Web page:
Generation Z is getting driver's licenses as a rate far below previous generations, according to a report by the Washington Post, which says that fear, anxiety, finances, and even environmental concerns are contributing factors to the decrease.
Gen Z, which is generally considered to be those born between 1996 and 2012, are becoming drivers at a much lower rate than generations before.
In 1997, 43% of those age 16 had driver's licenses, and 62% of 17-year-olds had driver's licenses. But in 2020, those marks have fallen to 25% and 45%.
For 20- to 25-year-olds, in 1997 the rate was at nearly 90%, compared to 2020, when the number went down to 80%.
According to Green Car Congress via Fox News, in 1983, 80% of 18-year-old Americans had licenses, but in 2018, only 61% did. The 16-year-olds with licenses also dropped by nearly 20% in that time frame.
A 2012 report from the Frontier Group and the U.S. Public Interest Research group says that between 2001 and 2009, miles driven by young people decreased by 24%.
Noreen McDonald, a professor of urban planning at the University of North Carolina at Chapel Hill, tells the Washington Post that the common phases of life such as getting a license, or moving out of one's parent's house, “are consistently getting later."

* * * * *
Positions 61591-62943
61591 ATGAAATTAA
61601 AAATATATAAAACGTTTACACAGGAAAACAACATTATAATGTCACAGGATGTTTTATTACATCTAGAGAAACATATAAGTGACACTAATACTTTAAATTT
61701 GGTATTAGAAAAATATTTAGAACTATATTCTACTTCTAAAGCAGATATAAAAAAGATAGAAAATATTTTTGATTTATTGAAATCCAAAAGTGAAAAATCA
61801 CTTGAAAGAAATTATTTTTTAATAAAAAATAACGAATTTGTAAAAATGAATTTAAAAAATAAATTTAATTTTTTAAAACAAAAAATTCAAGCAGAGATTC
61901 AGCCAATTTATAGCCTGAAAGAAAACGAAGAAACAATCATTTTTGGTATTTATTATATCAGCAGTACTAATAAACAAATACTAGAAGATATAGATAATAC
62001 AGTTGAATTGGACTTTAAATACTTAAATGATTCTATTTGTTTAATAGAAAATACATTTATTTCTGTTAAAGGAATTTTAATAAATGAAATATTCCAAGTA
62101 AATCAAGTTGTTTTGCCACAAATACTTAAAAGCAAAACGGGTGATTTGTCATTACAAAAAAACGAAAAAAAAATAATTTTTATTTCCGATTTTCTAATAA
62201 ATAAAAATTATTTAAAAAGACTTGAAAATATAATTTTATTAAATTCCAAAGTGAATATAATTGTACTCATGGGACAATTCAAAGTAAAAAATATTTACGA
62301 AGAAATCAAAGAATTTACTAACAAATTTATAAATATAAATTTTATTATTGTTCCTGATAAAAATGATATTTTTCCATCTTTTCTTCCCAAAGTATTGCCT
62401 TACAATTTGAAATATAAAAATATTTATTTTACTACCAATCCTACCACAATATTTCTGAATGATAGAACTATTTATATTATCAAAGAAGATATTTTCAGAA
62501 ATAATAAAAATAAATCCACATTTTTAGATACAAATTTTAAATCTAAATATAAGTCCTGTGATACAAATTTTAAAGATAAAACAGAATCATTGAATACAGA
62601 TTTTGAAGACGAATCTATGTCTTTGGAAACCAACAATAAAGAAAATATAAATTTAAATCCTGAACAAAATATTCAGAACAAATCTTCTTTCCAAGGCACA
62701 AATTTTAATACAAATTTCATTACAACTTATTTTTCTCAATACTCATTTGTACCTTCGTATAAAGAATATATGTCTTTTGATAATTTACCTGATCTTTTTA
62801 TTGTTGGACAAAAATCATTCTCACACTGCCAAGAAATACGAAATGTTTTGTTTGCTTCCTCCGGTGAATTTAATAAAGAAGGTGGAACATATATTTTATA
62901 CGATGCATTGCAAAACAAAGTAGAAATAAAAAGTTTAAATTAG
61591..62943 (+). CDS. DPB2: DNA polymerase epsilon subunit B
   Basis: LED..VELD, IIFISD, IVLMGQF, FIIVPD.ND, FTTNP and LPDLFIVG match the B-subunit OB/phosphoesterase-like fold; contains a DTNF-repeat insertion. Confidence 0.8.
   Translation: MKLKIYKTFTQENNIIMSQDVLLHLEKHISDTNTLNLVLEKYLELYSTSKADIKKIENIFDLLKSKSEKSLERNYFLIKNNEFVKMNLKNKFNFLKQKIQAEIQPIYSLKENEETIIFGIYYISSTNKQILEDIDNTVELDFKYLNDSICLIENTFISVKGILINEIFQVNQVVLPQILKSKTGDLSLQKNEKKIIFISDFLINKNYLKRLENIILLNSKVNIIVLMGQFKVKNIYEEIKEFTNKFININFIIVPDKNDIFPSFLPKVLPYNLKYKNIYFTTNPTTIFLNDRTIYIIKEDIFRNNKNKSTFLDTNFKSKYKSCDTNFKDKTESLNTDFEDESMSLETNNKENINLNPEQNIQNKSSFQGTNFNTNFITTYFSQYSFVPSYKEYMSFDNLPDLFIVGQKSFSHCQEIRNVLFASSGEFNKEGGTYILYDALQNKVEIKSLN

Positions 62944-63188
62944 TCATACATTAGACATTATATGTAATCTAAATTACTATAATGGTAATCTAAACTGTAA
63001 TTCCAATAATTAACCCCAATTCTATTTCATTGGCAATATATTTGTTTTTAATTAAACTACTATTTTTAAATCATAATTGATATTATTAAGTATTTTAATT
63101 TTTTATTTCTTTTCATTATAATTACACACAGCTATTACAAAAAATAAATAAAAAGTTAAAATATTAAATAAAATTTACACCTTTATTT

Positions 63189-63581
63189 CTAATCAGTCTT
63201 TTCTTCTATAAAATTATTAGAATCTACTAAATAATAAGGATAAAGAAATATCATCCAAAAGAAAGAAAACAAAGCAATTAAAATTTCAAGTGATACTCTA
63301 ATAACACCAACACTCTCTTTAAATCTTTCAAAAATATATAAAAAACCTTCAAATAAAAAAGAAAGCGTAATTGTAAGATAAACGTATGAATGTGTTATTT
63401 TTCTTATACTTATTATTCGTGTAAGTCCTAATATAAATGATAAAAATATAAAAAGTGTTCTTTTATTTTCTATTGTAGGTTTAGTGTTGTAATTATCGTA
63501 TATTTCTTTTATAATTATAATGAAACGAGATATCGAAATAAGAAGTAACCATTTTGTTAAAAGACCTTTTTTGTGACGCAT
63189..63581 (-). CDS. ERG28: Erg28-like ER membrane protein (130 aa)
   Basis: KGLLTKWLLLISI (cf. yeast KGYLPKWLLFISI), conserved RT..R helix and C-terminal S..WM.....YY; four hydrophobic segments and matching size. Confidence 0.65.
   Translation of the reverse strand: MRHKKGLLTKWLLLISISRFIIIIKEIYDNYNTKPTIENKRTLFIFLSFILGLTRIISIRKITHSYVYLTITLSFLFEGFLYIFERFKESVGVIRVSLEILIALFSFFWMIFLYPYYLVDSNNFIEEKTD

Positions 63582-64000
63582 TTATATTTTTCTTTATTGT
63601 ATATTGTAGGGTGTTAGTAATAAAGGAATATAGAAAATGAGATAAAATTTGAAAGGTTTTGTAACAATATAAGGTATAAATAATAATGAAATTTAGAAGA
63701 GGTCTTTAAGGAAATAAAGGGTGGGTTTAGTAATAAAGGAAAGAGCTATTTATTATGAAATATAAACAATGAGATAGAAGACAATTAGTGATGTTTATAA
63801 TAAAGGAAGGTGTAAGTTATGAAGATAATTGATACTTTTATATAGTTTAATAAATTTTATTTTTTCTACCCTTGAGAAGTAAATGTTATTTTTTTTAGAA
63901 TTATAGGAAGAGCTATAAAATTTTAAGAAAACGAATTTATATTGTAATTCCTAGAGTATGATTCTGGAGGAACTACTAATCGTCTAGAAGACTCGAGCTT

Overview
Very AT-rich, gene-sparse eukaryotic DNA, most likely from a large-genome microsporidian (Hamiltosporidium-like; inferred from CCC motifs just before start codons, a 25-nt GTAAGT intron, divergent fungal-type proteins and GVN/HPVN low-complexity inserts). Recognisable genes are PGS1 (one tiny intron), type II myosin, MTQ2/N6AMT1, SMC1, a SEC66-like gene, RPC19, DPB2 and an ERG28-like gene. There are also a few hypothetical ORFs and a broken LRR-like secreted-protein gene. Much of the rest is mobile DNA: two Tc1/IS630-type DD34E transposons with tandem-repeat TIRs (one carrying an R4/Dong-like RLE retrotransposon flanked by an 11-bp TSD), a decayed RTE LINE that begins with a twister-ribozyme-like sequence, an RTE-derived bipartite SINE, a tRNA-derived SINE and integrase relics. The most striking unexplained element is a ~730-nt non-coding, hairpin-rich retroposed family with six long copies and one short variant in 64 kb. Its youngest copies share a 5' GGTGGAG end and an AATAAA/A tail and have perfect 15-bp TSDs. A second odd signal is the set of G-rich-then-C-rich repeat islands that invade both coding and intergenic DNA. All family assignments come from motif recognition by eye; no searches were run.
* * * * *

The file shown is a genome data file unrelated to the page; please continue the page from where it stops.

Anecdotes acquired by the outlet are very telling. For example, Corr from New York told the paper regarding a driver's license, "I just felt like I didn’t need it,” despite taking driver's ed.
“When I was learning with my parents, a lot of times I would end up crying because I was so stressed out,” said Madison, 23, from Washington, who now lives in Seattle and uses public transit or ride sharing.
"I’m in favor of having more public transport for environmental reasons,” says Louisa of D.C.
USA Today took similar strides in 2021, seeking to find reasons for the drop in licenses for the younger generation.
“That's it, I'm done. Don't like it,” Kat, a 16-year-old from New Jersey, told her parents just 10 minutes into driving lessons on a golf cart.
"I’m an anxious person and driving does seem intimidating to me. I’ve tried it and it just feels very hard," said Celeste, a high school senior from Boston.
What do teen drivers want? "A big screen,” says Mark Rushbrook, global director of Ford Performance Motorsports while speaking to USA Today.
Rushbrook said teens want to stay "connected in a safe way," adding that vehicles are "an extension of their iPhone or their screen device, they want to stay connected and bring their music and everything else with them into the car.”
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